If you have never experienced counselling before it’s natural to wonder what it’s about, what’s likely to happen and how it all works. 


Counselling Room


Firstly, although you will hear counsellors refer to the room it isn’t always the case that counselling will be face to face. Counselling can also take place by telephone or online just as effectively. The counselling room is the space created for you to have your therapy, you might be in a room in your own home or even outdoors as some counsellors offer walk and talk therapy. Whatever the setting the ‘counselling room’ is simply the environment you are in when the therapy takes place.




Sessions generally last 50 minutes and are sometimes referred to as a ‘therapeutic hour’. Some counsellors may offer longer session times but generally speaking you can expect 50 minutes.


Where to start?


It can feel quite daunting to start counselling, what should I say? Where do I start? What will be expected of me? For me, I will start by doing an assessment and all that means is I will ask you about yourself and what has motivated you to seek counselling. You may well have questions about how therapy works, how long it takes, can it really help? This is your opportunity to ask them and to get a clear picture about what counselling can and can’t do. 


Working together


Building relationships takes time and counselling is a collaborative relationship between you and your counsellor. Many counsellors follow an Ethical Framework which is a way of working that prioritises the client’s needs and sets out principles and values to work by. The most important of which is to put clients first, for me this means working to put my clients at ease, not to push them to explore issues they are not ready for, being open, honest and transparent in my work and putting them in control.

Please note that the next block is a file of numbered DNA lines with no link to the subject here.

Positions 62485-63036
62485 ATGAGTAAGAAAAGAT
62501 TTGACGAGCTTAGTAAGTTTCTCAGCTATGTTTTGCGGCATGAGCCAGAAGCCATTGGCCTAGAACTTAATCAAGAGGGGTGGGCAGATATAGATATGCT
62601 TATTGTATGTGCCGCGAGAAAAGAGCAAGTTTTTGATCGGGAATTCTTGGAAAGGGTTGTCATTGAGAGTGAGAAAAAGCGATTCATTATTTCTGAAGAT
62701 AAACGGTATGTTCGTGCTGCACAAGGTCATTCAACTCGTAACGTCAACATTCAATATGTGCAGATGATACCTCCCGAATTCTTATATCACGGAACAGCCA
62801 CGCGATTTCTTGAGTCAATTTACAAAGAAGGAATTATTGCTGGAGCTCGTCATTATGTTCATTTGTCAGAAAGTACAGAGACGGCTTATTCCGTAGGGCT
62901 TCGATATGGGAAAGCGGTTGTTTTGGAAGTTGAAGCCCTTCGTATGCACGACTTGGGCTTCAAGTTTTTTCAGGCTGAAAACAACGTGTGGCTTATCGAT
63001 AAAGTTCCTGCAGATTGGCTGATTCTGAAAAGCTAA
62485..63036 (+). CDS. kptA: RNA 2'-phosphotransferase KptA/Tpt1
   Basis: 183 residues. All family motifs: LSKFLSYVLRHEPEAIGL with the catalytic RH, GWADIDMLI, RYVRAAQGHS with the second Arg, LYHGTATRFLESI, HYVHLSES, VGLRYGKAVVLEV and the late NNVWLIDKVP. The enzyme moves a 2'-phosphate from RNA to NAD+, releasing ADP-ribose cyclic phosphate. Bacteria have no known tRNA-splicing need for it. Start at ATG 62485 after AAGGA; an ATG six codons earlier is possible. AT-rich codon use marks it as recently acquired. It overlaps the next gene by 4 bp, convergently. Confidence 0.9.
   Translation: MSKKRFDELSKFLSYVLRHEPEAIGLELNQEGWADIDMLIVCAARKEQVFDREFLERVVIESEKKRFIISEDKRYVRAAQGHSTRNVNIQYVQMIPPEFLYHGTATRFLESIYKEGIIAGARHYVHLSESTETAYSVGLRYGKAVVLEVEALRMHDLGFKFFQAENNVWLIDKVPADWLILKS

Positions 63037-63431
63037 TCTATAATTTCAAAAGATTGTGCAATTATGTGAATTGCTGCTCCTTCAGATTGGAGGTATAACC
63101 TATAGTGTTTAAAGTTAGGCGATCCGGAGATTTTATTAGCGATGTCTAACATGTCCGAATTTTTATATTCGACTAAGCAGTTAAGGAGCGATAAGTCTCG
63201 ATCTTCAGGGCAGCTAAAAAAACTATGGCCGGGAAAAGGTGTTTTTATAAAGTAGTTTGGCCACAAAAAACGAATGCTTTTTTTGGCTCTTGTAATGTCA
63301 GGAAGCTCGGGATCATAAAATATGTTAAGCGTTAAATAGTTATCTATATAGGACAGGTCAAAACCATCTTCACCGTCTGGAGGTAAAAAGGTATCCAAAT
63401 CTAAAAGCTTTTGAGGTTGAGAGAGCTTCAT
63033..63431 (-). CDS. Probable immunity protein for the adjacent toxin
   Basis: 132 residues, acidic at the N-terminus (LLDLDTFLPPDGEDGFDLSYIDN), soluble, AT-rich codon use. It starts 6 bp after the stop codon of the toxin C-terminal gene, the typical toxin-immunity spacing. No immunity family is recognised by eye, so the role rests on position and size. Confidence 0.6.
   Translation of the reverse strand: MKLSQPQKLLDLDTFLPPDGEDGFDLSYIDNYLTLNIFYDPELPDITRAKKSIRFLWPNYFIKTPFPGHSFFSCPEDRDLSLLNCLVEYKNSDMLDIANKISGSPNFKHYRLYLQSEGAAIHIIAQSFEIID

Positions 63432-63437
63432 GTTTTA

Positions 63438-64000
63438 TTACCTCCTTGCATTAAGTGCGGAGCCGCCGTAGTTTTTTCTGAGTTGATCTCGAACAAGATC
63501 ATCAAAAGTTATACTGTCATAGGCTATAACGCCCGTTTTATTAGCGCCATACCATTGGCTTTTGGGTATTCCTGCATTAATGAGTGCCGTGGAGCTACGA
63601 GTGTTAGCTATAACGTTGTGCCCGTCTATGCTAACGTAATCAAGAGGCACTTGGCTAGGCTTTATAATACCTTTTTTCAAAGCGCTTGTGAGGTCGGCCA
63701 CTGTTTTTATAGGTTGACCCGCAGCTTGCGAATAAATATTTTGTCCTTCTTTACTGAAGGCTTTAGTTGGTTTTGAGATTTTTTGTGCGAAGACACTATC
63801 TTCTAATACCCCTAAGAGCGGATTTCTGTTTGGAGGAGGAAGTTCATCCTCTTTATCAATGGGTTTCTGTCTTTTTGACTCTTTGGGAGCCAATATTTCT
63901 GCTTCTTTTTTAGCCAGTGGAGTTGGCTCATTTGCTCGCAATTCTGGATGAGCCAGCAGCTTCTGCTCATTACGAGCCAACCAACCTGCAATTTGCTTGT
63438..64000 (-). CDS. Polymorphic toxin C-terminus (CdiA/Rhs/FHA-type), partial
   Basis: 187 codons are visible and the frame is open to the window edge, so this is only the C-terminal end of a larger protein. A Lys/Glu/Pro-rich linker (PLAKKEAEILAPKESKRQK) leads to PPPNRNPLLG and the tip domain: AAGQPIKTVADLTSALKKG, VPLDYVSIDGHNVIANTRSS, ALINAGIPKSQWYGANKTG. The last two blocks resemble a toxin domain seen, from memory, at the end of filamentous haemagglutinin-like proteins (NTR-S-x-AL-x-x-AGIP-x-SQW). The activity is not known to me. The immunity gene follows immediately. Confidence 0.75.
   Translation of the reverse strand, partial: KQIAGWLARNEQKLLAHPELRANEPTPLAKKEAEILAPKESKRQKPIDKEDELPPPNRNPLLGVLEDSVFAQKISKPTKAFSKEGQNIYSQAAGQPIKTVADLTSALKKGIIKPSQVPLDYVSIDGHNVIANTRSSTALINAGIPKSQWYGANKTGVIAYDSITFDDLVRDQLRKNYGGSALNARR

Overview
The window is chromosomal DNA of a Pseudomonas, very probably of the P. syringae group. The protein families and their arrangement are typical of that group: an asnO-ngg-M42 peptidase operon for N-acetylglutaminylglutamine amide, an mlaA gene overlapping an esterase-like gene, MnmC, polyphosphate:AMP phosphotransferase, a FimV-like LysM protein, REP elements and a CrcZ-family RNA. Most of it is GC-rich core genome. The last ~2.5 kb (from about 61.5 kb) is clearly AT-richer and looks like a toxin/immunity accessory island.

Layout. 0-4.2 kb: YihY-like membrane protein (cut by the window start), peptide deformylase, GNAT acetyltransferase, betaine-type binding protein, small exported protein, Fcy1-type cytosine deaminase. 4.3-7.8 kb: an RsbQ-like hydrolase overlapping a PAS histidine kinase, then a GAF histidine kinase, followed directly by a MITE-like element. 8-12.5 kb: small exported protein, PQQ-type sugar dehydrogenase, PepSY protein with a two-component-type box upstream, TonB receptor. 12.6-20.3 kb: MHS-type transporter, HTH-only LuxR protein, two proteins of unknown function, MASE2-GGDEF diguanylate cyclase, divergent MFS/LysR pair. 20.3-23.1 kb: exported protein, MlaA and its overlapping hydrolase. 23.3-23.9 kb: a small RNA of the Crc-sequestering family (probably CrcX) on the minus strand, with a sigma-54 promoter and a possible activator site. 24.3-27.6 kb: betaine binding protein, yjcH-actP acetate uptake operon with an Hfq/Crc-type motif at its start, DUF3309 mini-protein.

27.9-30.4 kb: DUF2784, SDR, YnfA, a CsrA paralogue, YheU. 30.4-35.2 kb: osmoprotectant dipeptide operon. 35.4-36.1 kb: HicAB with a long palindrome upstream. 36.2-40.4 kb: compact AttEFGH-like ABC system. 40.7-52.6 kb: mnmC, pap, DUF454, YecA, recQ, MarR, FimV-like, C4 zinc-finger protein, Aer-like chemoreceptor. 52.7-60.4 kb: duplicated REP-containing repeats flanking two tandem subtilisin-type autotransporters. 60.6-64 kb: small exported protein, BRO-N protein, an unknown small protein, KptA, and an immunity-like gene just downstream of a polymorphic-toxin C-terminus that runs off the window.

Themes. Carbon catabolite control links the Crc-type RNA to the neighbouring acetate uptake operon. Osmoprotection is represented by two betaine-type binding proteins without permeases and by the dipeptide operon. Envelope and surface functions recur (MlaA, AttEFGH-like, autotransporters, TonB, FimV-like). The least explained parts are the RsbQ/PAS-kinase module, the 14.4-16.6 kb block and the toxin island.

You may be asked questions, you could be asked to keep a diary or given an exercise to complete before your next session. There are many different types of therapy and they are delivered in different ways so your counsellor will let you know what is expected of you.


There can be periods of silence during counselling, this can feel uncomfortable at first but it’s usually a period to allow you to process your emotions, give time for composure, reflection or just acknowledging strength of feelings. 


Ending the session


Your Counsellor will keep an eye on the time and bring the session to a close. You may feel quite emotional, tired or drained. It’s important to practice some self-care afterwards to help you process what’s been discussed, particularly if you are then going straight back into your work/family life. This might mean a walk, cup of tea, dancing around the room, whatever you need to just take some time out. 


If you are thinking about having counselling and have any questions or you would like to know more please get in touch, I’d be happy to support you.